What happens when genetic engineering goes viral? I’m using the word viral in its Internet sense. The New York Times has a fascinating article on the rise of synthetic biology and genetic engineering in the ranks of amateurs, mostly students, and under the guidance of an organization called iGEM. Here’s where “viral starts”…
…synthetic biologists want to break out of this cut-and-paste paradigm altogether. They want to write brand-new genetic code, pulling together specific genes or portions of genes plucked from a wide range of organisms — or even constructed from scratch in a lab — and methodically lacing them into a single set of genetic instructions. Implant that new code into an organism, and you should be able to make its cells do and produce things that nothing in nature has ever done or produced before.
… a group of synthetic biologists that is focused on building up basic tools to make this process faster, cheaper and less research intensive, so that even the most sophisticated custom-built life forms can be assembled from a catalog of standardized parts: namely, connectable pieces of DNA called BioBrick parts, which snap together like Legos. Ideally you wouldn’t even need to know anything about DNA to manipulate it, just as a 5-year-old doesn’t need to understand the chemical composition of the plastic in his Legos to build a fortress on the living-room carpet.
[Source: New York Times ]
See, it’s going to be simple. Do-it-yourself life-forms. The whole world can do it, right out of a catalog.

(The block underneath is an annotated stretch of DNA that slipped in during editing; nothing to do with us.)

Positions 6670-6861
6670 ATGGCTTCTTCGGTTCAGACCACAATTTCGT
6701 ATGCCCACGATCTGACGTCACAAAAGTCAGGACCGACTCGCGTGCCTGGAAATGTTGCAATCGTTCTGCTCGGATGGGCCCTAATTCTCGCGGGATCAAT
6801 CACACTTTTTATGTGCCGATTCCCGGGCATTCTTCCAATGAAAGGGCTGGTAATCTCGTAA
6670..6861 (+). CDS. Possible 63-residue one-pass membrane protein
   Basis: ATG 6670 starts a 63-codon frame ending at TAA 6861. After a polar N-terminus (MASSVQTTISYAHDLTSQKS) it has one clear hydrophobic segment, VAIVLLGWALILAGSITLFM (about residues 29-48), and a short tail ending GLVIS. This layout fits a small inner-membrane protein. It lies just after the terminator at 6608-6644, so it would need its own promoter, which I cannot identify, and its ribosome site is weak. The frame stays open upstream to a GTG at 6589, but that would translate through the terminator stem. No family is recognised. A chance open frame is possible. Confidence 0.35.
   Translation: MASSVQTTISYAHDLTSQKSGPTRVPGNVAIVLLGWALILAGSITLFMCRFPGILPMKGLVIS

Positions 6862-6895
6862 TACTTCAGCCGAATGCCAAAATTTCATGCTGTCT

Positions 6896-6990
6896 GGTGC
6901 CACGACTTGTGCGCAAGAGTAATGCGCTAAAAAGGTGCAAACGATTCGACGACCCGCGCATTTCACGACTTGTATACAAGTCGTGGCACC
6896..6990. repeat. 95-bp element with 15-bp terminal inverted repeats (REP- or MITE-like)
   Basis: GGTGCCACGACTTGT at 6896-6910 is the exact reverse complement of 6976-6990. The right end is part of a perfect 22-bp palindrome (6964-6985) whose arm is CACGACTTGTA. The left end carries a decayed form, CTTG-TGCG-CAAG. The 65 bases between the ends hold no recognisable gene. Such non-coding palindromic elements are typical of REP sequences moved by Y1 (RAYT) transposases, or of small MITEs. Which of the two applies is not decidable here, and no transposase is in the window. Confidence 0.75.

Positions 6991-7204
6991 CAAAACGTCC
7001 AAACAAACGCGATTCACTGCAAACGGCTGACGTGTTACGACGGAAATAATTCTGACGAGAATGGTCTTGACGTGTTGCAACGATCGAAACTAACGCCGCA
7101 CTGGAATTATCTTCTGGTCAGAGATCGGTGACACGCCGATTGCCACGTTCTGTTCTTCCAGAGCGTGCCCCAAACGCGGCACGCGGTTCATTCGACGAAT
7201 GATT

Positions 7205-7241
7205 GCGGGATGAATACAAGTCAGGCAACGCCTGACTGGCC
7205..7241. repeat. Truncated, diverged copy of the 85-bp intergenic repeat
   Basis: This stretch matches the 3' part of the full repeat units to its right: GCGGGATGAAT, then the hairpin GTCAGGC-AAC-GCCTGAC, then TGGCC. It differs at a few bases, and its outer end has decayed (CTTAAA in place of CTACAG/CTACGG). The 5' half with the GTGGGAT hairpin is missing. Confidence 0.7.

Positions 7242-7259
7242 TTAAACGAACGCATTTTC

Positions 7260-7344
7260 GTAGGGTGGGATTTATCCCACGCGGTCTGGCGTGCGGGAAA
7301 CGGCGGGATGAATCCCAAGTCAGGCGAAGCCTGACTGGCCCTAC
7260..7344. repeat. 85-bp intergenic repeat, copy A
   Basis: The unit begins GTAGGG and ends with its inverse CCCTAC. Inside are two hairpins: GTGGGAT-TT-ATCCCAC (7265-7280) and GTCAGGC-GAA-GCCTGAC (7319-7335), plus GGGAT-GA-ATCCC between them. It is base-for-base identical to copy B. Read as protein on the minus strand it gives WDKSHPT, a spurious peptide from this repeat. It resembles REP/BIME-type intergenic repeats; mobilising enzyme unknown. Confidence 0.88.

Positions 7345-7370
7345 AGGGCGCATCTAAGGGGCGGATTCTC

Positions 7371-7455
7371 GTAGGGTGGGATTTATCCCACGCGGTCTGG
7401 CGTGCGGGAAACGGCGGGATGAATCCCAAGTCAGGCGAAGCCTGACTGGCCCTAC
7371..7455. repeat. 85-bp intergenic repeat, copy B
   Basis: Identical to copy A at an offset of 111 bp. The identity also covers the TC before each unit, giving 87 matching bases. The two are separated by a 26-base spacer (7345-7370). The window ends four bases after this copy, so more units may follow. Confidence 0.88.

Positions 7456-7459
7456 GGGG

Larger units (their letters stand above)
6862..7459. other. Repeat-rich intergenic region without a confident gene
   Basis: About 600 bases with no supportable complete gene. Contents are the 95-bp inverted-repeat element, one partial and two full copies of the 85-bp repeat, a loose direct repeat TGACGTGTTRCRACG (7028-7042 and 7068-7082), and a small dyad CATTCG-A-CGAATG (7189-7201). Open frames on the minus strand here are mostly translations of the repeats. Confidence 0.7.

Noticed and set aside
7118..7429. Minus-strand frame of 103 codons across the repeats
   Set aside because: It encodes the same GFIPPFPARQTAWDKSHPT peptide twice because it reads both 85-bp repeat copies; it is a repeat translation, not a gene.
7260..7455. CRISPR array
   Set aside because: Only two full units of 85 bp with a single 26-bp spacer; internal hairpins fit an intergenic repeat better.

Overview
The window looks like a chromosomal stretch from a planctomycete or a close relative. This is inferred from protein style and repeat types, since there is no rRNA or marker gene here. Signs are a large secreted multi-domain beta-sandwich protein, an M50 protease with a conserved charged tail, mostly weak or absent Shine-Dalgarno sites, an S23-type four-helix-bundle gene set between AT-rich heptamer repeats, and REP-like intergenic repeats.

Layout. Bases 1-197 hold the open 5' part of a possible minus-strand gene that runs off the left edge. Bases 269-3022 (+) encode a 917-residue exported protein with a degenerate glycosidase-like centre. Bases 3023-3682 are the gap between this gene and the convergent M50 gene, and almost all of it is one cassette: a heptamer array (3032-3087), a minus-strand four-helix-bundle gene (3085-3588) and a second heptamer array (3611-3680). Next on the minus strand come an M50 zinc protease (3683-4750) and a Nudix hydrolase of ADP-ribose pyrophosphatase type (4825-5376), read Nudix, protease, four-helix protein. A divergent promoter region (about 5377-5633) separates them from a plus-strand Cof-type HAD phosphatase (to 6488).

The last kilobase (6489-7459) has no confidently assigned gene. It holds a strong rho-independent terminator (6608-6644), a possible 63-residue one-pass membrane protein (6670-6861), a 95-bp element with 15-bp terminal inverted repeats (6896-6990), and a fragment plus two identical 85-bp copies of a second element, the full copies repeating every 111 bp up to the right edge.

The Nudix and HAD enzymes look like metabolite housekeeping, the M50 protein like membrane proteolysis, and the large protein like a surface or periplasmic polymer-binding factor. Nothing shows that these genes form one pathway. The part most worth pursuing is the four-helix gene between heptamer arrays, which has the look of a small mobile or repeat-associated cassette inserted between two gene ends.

This kind of enthusiasm and rhetoric I haven’t seen since the earliest days of the Artificial Intelligence movement. Artificial Intelligence was, at least by its own over-hyped goals, a bust. The field of AI has rebooted three times, and is undergoing yet another try ‘to get it right.’ Is synthetic biology of the same ilk?
No. For one thing, the field of synthetic biology is not new. Professionals in medical and academic laboratories have been at it for a couple of decades. We have a considerable amount of knowledge concerning the genome and we have the techniques to manipulate genetic information. The idea that some kind of genetic engineering can be packaged (BioBricks) and made simple, that’s fairly recent. It’s catching on with young people all over the world (read the Times article for some details), which means that unlike AI, bio-synthesis isn’t based on extremely incomplete knowledge. While our knowledge of genetics is certainly incomplete, we know more than enough to be dangerous.
iGEM: International Genetically Engineered Machine Competition, is both an organization (iGEM 2009) and a contest. In fact, the main face of iGEM is the contest, held yearly for a number of categories of synthetic biology. It was started by a handful of MIT engineers in 2003 as a way to do synthetic biology with students as the main innovators. The iGEM contest of 2009 had 112 teams from every corner of the world.
The New York Times article seems very upbeat about iGEM. It is a success story, especially in terms of its pedagogical achievement. The article does mention that there is controversy about the use of genetic modification, and that synthetic biology has had its critics from the beginning. It also seems to say that while iGEM is aware of the possible problems; its thrust is innovation and enthusiasm.
That’s what AI had in its beginning. The thing is, when the AI software didn’t work – it didn’t work. When it failed, nothing happened. This cannot be said for some of the things that can go wrong with synthetic biology. Some things that go wrong could kill. Yes, that does not apply to 95% of what is currently being done with synthetic biology. That’s probably because it scientists and idealistic young people are doing most of it. However, if synthetic biology becomes as simple as the stated goal of iGEM, perhaps not all of the participants will be such nice people.
Until some synthetic biology experiment ‘gets away,’ criticism and warning language (such as this post) will often be passed off as ‘overdone’ and unnecessarily pessimistic. Let’s hope that’s the worst of it.